In a way, these new Douro red (and white) wines are also a reconnection with the history of the property and of the Douro. Fortification of Douro wines only became general in the first half of the 19th Century. The celebrated Baron James Forrester, who drowned in the river in 1861, was a strong advocate for the unfortified wines of the Douro, an indication that their production as quality wines was general at the time and persisted at least during his lifetime. There is no question that the development of Port Wine as a fortified wine led to the evolution of one of the great wines of the world, for which the Douro is chiefly known today, and no one could love great Port wines more than I. However, something was surely lost in the gradual eclipse of non fortified wine making during the 19th century. We will never know how those wines might have developed had they been the principal focus of Douro wine production.
What we know now however, as we catch up for lost time, is that the Douro is capable of producing world class unfiltered red – and white – wines. The Valley today has a new dynamic, as dozens of independent producers, some small, some less so, contribute every year to this thrilling development by producing excellent wines from all corners of the demarcated area. I find this development wholly positive for the Douro and its reputation, but also very good news for wine drinkers all over the world, and I am delighted that Quinta do Noval has been able to participate in this movement since 2004.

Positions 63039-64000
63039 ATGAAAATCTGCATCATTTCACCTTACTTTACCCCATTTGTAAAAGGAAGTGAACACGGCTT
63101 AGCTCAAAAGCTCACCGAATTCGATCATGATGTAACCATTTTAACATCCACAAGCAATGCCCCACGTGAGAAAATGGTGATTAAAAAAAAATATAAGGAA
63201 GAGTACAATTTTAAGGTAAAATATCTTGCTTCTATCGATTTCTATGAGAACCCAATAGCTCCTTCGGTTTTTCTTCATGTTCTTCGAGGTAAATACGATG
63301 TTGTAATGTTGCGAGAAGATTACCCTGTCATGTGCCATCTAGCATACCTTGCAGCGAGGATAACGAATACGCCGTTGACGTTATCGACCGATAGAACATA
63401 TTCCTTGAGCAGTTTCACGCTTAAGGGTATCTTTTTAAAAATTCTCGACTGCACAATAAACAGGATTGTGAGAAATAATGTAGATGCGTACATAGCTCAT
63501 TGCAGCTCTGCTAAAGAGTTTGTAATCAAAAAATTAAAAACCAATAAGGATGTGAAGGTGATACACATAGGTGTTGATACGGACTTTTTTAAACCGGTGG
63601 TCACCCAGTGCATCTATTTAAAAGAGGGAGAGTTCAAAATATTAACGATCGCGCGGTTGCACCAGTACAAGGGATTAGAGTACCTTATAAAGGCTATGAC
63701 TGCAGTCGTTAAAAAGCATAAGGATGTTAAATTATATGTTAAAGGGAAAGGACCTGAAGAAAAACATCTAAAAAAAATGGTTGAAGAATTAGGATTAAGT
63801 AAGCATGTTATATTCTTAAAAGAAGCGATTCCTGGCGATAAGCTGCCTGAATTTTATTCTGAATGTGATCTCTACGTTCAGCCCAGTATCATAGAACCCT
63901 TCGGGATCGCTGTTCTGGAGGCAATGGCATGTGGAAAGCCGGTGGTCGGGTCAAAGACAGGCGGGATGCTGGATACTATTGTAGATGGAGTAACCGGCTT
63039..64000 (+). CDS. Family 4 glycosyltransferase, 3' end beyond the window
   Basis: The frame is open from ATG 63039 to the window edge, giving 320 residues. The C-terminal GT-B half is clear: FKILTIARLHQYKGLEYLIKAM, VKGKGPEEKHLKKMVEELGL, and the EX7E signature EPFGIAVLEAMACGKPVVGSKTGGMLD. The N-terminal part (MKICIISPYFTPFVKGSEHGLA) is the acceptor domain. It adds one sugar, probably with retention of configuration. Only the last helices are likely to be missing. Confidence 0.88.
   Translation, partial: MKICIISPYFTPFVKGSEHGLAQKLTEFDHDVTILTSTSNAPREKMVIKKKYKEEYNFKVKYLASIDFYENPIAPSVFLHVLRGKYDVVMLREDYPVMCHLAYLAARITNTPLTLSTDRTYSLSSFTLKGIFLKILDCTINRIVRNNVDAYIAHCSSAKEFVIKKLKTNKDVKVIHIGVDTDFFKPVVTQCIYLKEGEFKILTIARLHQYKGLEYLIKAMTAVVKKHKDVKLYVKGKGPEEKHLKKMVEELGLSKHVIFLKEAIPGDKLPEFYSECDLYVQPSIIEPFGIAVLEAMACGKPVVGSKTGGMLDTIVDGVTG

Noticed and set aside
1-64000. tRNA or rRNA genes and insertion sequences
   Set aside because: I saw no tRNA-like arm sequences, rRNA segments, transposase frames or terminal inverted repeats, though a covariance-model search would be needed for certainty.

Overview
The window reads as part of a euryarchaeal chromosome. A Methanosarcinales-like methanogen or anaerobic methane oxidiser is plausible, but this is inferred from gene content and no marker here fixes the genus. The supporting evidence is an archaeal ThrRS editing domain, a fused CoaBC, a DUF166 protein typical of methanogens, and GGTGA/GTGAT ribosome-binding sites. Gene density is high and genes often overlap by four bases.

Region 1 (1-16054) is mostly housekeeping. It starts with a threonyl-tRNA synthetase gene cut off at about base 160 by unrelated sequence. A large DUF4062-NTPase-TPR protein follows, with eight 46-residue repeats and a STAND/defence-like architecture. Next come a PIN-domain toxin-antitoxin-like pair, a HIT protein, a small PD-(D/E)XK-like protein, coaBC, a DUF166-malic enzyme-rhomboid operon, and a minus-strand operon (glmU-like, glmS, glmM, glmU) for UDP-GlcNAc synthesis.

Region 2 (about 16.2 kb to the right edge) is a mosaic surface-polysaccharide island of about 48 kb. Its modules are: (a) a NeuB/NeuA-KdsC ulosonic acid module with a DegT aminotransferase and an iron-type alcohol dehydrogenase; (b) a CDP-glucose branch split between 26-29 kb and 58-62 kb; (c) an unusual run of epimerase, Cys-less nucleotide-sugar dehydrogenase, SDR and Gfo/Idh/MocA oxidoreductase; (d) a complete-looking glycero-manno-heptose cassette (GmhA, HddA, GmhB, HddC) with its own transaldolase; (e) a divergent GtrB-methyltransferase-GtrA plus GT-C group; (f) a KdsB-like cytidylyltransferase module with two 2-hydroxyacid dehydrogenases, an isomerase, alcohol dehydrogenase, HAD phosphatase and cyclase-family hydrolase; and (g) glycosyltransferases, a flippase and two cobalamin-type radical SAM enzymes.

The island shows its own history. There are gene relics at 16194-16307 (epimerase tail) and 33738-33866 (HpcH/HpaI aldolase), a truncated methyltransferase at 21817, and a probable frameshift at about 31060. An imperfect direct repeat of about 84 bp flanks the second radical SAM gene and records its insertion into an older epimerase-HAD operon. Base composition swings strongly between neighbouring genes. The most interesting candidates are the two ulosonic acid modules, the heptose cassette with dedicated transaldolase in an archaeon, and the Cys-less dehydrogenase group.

The history of a great vineyard, like that of a great region, is the product of the labours of generations of people who went before us and devoted themselves to their land and their wines. The further back the history, the greater the accumulation of inherited knowledge and tradition, and this is what we build upon. But at the same time we are constructing the future for those who will follow us in these vineyards. So while I wish Quinta do Noval a very Happy Birthday on the occasion of its proven 300 years, I also wish very many Happy Returns to this magical vineyard and to the region of which it is at the heart. Great things have happened here in the past, great things are happening now, and I am confident that even greater are to come in the future.